来源 ：成都搜房网-新房 2019-11-19 04:55:47|马会财经2
JERUSALEM — Amos Yadlin, the former head of military intelligence in Israel, likes to say that Israel as a Jewish-majority democracy faces two existential threats — a nuclear-armed Iran and turning itself into a bi-national state by permanently occupying the West Bank with its 2.5 million Palestinians. And while Israel has a strategy for addressing the first threat, it has no strategy for addressing the second. One reason it doesn’t — in my view — is because of a third existential threat to Israel. And that threat is from America — particularly from President Trump, but also from pro-Israel lawmakers in Congress and from Aipac, the main Israel lobbying organization.
It’s the threat that America will love Israel to death.
By indulging Prime Minister Benjamin Netanyahu in his quest for permanent Israeli control over the West Bank, Trump, the Congress and the Israel lobby are going to create a situation whereby the Palestinian Authority in the West Bank will eventually collapse. The Palestinians there will then say to Israel, as some already have, that they want Israeli citizenship. Israel will then find itself ruling over 2.5 million Palestinians with the choice of either sharing power with them on the basis of equality or systematically denying it to them.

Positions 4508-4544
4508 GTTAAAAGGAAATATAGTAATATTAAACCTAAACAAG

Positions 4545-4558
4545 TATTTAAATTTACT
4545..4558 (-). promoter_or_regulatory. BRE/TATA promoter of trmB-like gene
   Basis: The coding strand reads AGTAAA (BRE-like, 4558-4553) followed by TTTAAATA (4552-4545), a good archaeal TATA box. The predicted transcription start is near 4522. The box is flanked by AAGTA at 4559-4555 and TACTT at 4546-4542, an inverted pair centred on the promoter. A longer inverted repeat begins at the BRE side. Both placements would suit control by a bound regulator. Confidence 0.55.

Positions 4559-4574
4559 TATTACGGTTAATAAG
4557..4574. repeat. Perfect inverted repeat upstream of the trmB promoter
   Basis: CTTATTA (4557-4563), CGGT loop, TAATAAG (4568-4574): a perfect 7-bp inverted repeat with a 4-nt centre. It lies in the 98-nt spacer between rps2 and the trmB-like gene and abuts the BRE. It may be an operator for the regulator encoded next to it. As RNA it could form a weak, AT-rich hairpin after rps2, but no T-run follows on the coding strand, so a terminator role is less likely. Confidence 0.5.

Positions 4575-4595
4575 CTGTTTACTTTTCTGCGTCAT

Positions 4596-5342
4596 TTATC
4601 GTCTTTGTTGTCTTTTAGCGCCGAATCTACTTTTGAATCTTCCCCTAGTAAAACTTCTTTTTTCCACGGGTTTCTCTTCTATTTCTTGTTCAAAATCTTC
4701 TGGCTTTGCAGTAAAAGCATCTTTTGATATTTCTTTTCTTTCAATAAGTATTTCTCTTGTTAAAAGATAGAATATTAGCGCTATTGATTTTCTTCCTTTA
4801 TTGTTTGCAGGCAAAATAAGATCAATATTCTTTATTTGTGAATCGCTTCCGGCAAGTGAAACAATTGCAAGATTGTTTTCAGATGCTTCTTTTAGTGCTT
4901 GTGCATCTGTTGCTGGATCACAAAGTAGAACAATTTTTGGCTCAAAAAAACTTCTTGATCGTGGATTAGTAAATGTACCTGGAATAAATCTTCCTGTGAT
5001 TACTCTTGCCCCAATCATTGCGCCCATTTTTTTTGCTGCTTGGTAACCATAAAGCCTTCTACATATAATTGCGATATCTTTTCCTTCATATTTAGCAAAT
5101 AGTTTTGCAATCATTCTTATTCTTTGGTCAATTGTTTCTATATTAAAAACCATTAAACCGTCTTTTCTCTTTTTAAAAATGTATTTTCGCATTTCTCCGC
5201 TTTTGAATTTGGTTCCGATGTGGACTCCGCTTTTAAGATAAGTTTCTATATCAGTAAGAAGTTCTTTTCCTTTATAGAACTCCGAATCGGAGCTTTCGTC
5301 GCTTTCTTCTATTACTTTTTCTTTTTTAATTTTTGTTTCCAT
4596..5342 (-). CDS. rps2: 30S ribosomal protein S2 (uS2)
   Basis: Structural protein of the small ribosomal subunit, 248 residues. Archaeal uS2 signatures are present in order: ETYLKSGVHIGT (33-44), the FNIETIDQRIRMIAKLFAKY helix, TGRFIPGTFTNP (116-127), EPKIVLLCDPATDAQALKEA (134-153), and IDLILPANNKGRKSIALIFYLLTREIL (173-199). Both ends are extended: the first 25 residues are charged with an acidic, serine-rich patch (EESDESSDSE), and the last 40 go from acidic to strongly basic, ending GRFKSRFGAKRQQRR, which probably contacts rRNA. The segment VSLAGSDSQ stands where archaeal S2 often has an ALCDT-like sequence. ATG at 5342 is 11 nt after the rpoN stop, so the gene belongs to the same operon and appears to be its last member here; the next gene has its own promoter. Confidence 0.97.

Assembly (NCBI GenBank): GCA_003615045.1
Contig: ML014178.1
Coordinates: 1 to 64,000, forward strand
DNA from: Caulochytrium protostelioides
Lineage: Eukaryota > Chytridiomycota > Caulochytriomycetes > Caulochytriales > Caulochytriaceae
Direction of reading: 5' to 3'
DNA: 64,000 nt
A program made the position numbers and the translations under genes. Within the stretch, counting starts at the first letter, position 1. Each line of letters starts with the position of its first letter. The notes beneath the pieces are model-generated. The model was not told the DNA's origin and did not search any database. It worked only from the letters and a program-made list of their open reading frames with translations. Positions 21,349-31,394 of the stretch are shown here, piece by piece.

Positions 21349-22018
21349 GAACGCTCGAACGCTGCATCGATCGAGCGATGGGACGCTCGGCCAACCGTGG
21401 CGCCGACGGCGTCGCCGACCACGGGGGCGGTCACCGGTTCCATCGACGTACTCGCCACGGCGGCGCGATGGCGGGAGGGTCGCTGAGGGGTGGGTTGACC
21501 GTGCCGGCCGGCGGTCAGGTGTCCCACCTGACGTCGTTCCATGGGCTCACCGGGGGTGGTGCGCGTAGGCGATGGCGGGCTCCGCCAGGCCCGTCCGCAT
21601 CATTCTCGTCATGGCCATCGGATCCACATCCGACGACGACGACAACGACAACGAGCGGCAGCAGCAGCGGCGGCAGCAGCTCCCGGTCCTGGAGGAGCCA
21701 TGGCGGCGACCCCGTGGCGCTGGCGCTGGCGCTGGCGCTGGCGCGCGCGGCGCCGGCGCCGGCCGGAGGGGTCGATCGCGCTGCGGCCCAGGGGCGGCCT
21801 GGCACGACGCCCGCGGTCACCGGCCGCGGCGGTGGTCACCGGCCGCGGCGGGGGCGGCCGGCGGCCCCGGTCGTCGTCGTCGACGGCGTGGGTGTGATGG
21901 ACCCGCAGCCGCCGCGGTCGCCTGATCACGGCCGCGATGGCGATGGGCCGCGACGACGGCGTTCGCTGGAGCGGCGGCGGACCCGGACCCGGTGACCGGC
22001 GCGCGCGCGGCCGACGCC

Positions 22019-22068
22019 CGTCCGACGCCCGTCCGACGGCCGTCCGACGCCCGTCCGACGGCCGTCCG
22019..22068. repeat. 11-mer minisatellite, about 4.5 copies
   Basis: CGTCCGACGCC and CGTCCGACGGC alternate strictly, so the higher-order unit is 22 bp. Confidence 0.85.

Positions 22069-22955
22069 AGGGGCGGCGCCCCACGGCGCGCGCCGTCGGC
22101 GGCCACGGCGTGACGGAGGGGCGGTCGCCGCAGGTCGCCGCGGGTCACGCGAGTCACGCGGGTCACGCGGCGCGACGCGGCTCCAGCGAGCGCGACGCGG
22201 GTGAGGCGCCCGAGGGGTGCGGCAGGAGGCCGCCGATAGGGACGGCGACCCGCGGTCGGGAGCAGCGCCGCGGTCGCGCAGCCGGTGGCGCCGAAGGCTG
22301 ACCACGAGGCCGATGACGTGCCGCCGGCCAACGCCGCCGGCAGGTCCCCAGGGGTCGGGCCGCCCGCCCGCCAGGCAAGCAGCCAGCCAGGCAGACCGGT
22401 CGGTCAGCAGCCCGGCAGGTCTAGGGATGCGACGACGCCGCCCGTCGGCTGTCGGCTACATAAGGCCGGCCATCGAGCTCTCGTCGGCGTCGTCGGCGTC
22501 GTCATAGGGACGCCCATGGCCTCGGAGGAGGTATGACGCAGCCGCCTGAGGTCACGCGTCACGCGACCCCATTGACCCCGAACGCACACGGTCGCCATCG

When that happens the debate over what Israel should do will rip apart every synagogue, Jewish Federation and Jewish institution in America — including Aipac. As long as there was a credible two-state solution on the table, that debate was muted. But once that option is gone, all hell will break loose in the Jewish world and between progressives and Israel’s supporters on every U.S. college campus. It’s already started.
Up until Trump, both Democratic and Republican presidents have played the role of “reality enforcer” for both Israeli and Arab leaders. In both Israel and most Arab ruling circles, you have a mix of hard-liners, moderates and sheer crazies. The job of the U.S. president has always been to draw red lines so Israeli prime ministers or Arab leaders could say to their extremists: “Hey, I’d love to do that crazy thing you want me to do. My heart is with you. But the American president would break my arm if I did. So we’re not going to do that crazy thing you suggest, even though my heart is with you!”